Biology ETDs

Publication Date

Fall 12-16-2023


The persistence of piñon pine woodlands in near-future climates will depend on two important factors: (1) the occurrence of favorable conditions for successful seedling recruitment and (2) genetic variation within populations that allows them to be adaptable to novel, future conditions. This dissertation consists of three studies designed to shed light on each of these two mechanisms. In one study, I followed a cohort of seedlings during a natural recruitment pulse to test the drivers of seedling survival. In a second study, I sequenced RNA from five different tissue types, including haploid megagametophyte tissue, and assembled a multi-tissue reference transcriptome for piñon pine. I then developed an exon-capture probe array based on de novo transcriptomes. Finally, using this probe set along with original samples collected across the entire range of P. edulis, I described geographic patterns of population differentiation, standing diversity, and local adaptation.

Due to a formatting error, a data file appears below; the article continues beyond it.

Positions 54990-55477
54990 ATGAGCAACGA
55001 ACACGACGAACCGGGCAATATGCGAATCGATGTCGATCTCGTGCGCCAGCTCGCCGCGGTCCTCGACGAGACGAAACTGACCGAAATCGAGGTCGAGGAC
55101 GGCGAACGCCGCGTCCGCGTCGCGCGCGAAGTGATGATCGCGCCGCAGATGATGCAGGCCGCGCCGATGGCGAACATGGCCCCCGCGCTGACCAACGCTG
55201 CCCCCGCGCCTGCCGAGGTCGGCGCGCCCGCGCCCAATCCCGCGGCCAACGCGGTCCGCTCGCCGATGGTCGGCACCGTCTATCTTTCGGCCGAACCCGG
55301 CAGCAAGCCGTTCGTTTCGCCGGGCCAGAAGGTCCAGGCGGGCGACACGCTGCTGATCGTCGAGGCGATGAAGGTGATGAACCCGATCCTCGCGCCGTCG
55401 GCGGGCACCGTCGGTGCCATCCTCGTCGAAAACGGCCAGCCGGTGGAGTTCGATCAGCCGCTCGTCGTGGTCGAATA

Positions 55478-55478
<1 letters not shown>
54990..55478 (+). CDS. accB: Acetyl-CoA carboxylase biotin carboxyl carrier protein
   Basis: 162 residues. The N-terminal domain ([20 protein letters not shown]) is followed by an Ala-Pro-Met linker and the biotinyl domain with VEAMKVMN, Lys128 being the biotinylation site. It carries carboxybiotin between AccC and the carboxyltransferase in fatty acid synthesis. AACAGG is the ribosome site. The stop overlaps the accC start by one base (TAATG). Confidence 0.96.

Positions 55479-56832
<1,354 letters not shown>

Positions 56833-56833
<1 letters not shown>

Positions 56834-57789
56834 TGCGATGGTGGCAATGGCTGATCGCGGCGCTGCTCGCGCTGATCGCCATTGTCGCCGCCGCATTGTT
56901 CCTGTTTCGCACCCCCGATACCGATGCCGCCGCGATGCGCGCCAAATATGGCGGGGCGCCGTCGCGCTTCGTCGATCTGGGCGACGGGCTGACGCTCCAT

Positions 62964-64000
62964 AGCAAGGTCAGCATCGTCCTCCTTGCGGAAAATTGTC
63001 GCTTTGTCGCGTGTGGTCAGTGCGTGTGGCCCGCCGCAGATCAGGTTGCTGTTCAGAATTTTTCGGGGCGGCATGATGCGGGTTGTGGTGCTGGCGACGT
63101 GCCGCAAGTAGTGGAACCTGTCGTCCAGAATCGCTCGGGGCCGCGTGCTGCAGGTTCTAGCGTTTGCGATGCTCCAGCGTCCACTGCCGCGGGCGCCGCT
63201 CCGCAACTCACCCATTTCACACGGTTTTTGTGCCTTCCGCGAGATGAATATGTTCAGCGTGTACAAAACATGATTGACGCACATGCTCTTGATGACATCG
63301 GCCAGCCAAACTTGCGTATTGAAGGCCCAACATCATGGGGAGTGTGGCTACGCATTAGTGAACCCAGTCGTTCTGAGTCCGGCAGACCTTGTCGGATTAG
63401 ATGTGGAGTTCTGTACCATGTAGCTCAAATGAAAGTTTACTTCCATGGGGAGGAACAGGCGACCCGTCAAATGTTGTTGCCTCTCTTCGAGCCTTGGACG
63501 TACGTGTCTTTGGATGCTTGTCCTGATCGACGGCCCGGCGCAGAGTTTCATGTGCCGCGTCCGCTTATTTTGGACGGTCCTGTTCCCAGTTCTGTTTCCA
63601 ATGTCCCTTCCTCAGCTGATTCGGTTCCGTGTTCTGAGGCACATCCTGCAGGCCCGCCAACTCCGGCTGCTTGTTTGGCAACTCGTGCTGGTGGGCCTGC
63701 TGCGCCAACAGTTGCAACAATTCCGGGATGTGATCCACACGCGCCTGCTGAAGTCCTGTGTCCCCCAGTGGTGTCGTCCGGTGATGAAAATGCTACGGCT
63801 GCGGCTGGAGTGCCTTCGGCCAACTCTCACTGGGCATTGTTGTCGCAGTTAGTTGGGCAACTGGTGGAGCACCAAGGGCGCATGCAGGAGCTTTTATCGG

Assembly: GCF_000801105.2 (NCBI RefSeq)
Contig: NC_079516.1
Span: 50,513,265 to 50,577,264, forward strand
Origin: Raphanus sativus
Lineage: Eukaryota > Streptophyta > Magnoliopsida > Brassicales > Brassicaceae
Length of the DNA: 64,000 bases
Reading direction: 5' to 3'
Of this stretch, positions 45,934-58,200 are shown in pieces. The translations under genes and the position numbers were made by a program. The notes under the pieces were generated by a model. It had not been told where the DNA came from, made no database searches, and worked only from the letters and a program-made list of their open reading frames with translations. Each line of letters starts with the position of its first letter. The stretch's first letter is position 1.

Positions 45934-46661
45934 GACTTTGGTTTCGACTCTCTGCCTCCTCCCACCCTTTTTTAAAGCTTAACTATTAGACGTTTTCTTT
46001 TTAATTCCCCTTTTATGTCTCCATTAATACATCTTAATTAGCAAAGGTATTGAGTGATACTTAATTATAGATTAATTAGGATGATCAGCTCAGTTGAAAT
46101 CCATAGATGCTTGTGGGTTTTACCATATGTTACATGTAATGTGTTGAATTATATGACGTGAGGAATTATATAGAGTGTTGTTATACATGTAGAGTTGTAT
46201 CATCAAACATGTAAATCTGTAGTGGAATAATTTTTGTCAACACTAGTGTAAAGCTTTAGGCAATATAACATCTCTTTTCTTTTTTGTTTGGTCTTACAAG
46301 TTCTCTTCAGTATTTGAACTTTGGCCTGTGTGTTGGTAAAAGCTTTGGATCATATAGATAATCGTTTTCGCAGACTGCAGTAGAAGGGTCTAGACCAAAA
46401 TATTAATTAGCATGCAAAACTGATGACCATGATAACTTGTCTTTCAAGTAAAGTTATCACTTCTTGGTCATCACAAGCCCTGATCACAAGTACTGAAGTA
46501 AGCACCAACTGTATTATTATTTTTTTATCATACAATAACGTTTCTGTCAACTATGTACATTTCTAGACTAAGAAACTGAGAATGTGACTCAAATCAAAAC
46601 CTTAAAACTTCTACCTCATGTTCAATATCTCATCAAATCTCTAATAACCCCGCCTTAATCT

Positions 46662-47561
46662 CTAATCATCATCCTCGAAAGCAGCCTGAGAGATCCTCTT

de novo transcriptome, drought-associated mortality, landscape genomics, mast-seeding, Pinus edulis, tree regeneration

Document Type


Degree Name


Level of Degree


Department Name

UNM Biology Department

First Committee Member (Chair)

Will Pockman

Second Committee Member

Amanda De La Torre

Third Committee Member

Matthew Hurteau

Fourth Committee Member

Marcy Litvak

Fifth Committee Member

Hannah Marx

Available for download on Tuesday, December 16, 2025

Included in

Biology Commons